CDFA Statement Regarding the Status of the CDBG Program2017-04-06
CDFA STATEMENT REGARDING THE STATUS OF THE CDBG PROGRAM
Funding for the Community Development Block Grant (CDBG) program is provided to New Hampshire via Congressional appropriation through the U.S. Department of Housing and Urban Development (HUD). For fiscal year 2017, Congress passed a continuing resolution to provide funding for CDBG and other federal programs. The expiration of that continuing resolution is April 28.
Due to the fact that Congress did not pass a full year of funding, HUD has not distributed its allocation amounts to CDBG program administrators across the United States. Congress is currently working to address the April 28 deadline but unfortunately, as of today, Thursday, April 6, no resolution has been achieved.
As a result, CDFA is forced to limit awards being recommended to the Community Development Advisory Committee today under this Housing and Public Facilities round to the amount of funding that is currently available, which is $2,174,656. The unfortunate result is an additional four projects that would normally qualify for a CDBG award under prior year allocation levels are not fundable at this time.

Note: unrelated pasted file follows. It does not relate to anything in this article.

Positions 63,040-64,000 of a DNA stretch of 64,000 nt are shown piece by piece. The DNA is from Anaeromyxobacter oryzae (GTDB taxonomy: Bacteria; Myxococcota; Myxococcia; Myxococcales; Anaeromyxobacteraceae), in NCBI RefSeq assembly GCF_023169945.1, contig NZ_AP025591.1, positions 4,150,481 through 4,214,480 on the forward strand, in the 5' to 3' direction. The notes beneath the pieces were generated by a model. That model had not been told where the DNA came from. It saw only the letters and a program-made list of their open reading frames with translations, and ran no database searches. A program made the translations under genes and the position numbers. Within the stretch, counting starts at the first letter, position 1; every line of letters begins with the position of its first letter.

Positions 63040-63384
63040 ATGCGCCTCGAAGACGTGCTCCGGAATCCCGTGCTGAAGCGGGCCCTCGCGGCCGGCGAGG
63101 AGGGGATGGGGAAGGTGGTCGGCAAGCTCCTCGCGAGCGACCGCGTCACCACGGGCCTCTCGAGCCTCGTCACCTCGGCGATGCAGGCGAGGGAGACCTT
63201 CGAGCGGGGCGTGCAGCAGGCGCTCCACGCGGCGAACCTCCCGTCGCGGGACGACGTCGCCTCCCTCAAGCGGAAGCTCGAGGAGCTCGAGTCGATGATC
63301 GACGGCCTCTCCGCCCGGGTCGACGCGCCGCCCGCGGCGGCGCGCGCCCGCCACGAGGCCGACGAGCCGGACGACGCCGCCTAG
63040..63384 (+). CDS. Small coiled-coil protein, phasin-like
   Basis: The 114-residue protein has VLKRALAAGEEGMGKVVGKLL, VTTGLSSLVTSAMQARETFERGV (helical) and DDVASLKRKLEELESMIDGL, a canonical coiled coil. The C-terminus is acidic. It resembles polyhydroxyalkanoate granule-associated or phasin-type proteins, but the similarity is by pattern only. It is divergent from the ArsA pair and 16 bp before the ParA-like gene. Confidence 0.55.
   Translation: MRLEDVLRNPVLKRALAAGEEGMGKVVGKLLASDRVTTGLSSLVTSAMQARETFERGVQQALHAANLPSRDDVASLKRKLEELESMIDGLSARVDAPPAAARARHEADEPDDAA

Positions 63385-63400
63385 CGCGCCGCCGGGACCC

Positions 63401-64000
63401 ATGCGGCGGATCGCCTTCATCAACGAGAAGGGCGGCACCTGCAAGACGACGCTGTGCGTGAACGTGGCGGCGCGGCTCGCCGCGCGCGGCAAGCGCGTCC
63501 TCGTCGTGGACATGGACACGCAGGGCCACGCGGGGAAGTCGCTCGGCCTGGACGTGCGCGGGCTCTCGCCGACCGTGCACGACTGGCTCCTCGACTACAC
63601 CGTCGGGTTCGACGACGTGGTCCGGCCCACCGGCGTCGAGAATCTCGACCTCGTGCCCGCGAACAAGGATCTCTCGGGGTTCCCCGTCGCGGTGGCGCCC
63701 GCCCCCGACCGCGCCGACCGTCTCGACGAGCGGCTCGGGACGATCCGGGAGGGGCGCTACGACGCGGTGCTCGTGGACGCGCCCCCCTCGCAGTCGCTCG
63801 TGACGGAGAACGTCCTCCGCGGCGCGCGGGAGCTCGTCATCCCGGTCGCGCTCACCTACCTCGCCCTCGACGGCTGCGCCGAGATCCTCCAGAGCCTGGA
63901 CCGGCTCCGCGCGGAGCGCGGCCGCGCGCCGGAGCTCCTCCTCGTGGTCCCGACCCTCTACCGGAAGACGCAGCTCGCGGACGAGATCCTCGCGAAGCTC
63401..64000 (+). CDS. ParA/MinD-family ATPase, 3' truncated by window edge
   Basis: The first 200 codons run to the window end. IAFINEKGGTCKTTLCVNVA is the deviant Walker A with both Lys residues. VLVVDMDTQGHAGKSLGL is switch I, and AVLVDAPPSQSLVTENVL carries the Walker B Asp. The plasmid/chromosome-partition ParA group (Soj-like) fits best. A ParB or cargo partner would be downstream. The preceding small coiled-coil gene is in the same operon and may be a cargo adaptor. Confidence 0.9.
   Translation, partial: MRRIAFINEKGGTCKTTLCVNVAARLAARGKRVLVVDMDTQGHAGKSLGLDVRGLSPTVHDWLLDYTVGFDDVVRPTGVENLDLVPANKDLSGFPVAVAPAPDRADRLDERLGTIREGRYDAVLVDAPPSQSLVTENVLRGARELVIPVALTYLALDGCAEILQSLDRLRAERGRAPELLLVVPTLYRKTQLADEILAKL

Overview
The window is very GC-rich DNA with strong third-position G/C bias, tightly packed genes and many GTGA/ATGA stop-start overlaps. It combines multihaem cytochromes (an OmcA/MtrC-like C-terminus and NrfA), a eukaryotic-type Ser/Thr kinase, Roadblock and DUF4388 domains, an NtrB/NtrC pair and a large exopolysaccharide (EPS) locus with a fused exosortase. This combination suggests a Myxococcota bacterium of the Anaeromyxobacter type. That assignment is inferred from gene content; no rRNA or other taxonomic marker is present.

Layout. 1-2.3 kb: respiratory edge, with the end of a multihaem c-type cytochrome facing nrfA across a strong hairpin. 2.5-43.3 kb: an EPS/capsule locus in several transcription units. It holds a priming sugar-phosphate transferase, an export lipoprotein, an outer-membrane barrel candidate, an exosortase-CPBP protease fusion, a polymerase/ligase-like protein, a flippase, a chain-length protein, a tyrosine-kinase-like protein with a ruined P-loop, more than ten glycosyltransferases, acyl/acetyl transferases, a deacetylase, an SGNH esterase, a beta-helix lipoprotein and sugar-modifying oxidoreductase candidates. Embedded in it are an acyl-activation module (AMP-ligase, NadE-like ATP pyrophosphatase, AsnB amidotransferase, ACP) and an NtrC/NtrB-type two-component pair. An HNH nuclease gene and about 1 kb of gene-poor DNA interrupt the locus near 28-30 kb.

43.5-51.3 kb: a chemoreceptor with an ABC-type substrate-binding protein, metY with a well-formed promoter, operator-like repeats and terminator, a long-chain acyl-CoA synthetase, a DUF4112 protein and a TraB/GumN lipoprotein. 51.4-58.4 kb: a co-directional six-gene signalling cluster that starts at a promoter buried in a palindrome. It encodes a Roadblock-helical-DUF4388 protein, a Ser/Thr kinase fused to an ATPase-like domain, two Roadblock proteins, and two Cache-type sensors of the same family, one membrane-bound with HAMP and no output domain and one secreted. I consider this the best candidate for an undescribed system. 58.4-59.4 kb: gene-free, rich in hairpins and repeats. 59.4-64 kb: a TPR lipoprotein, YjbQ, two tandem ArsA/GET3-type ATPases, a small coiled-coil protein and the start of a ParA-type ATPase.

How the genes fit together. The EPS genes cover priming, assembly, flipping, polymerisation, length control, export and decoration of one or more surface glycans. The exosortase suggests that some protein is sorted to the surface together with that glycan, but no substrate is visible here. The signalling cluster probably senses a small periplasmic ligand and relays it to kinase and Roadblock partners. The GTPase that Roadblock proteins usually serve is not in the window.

In addition, due to these same circumstances, CDFA must suspend review of applications currently pending or yet-to-be submitted under all CDBG programs administered by CDFA.
When a resolution in Washington D.C. is reached and HUD provides specific allocation amounts for fiscal year 2017, and it has been determined that funding level is adequate, CDFA will move swiftly to finalize awards for the remaining four projects, as well as restart suspended application reviews.
CDFA deeply regrets this situation and is in touch with New Hampshire’s federal delegation in Washington D.C. to urge swift resolution of this matter.
Background on New Hampshire’s Community Development Block Grant Program
The federal CDBG program provides financial assistance to municipalities for projects that benefit low-to-moderate income residents. Administered in New Hampshire by CDFA since 2003, awards are provided for public services, housing, substance abuse recovery centers, job creation and workforce training initiatives, as well as planning and emergency funding for high-priority municipal needs.
“Towns across New Hampshire depend on these federal funds,” said Taylor Caswell, Executive Director of the Community Development Finance Authority. “Dozens of local municipalities across the state use these resources to bring new jobs, help treat drug addiction, build workforce housing, and revitalize downtowns, among other important community and economic development projects.”